While not quite Buffalo, Jerry says there are many similarities between Buffalo and Kansas City, most notably, each city’s love for its sports teams. As a lifetime Buffalo Bills fan, Cappello can appreciate his new neighbors' love for the Kansas City Chiefs. And Cassiday also has grown to love the Queen City.
“I loved it immediately, it reminded me a lot of Kansas City," said Cassiday. "The things that make Buffalo different from Kansas City are some of the reasons I love it so much.”
Having lived all over the country, Cassiday appreciates the way Buffalo preserves its architecture and history, something she didn't see elsewhere.
"I think that they have treated the history of the city with respect in that they’ve maintained a lot of the old buildings and restored them either to their original beauty or they’ve respected the old building while creating something new," she said. “It has some of the most beautiful old buildings I’ve ever seen.”
The Cappellos try to get back to Buffalo once or twice a year, and look forward to seeing all the new additions to the city, while also visiting some of their favorites.
“I’m obsessed with beef on weck. I think it’s God’s perfect food," said Cassiday, whose favorite is Charlie the Butcher. “My husband knows it’s a nonnegotiable. It has to happen.”
The couple also loves visiting the shops and restaurants in Allentown, on Elmwood, all the new breweries and Canalside. For Cassiday, the thing that really stands out about the City of Good Neighbors are the people.
“When we go to Buffalo, it’s just like friends 24/7, and I love that," said Cassiday. Having first visited Buffalo nearly 10 years ago, Cassiday has seen a lot of the changes in the city. But the biggest thing she notices, is the Buffalo pride.
“I think the coolest thing is seeing the friends and family who've lived there this whole time, just to see their pride in Buffalo kind of get reignited,” said Cassiday. “So many cool things are constantly popping up, it’s exciting to travel back.”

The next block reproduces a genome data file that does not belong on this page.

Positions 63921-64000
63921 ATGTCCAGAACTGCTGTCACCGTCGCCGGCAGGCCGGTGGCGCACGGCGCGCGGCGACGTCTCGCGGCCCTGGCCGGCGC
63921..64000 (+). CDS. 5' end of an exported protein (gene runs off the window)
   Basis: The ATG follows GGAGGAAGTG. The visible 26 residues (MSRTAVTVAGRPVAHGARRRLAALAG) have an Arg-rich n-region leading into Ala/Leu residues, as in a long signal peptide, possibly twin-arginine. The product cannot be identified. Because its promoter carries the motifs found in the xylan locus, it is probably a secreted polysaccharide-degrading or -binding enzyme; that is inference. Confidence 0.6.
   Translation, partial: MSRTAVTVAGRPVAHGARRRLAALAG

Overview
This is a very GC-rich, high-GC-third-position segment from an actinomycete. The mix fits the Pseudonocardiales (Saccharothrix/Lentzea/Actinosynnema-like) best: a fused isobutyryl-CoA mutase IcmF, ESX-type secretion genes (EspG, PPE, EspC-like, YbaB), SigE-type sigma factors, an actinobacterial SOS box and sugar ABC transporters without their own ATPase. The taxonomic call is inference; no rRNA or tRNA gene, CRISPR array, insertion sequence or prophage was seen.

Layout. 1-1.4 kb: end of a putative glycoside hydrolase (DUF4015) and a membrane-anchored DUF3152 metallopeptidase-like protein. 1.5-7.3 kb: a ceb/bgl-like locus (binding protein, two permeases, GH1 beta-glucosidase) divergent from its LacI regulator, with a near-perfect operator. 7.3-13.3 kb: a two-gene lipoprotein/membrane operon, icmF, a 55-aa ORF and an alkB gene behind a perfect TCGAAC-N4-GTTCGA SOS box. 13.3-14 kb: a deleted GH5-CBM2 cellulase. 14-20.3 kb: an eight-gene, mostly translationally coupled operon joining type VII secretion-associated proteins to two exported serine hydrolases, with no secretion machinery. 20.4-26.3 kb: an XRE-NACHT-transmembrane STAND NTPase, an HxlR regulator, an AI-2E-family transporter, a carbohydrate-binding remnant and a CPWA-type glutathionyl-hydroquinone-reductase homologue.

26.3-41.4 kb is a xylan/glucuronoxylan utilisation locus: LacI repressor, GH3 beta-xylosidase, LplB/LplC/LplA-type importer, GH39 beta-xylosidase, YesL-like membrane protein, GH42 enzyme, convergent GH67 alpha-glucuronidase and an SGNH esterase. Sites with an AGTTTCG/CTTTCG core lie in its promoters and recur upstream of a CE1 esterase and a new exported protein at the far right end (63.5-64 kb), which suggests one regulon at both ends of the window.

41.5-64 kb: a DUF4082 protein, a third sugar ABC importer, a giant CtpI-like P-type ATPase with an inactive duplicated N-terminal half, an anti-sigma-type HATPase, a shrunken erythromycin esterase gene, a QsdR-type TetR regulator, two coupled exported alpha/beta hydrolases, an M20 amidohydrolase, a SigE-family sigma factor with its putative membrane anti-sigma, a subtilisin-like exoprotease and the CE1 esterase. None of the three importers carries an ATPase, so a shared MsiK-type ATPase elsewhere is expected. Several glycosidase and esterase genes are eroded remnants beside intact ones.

Cappello is thrilled with the attention the city is starting to get nationwide.
“I love it because it seems like people now are starting to realize how great of a city Buffalo is," said Jerry. “It’s been through a lot. It deserves to finally be recognized for all the great things it has.”
No matter where in the country the couple has lived, the Cappellos talk up the City of Good Neighbors.
“It’s really unique because it has everything people look for in the cities that they love,” said Jerry Cappello, noting the seasons, casinos, outdoor activities and professional sports. “I mean it’s just, it’s a very unique city. And on top of all that, they have great schools.”
For both, Buffalo will always be home.
“We still love it and enjoy it. I’m really thankful to have grown up there. Nothing but good memories. Nothing negative about the city,” Jerry said. “It’s just a beautiful city. I mean, people really don’t understand that.”
If you or anyone you know has a story to tell about moving back to Buffalo, or about moving away, email email@example.com.
Alison Russo grew up in the Southtowns and lives in a suburb of Kansas City with her husband, Joe, and their two children. She works in television news and as a freelance writer.
Story topics: Buffalove from Afar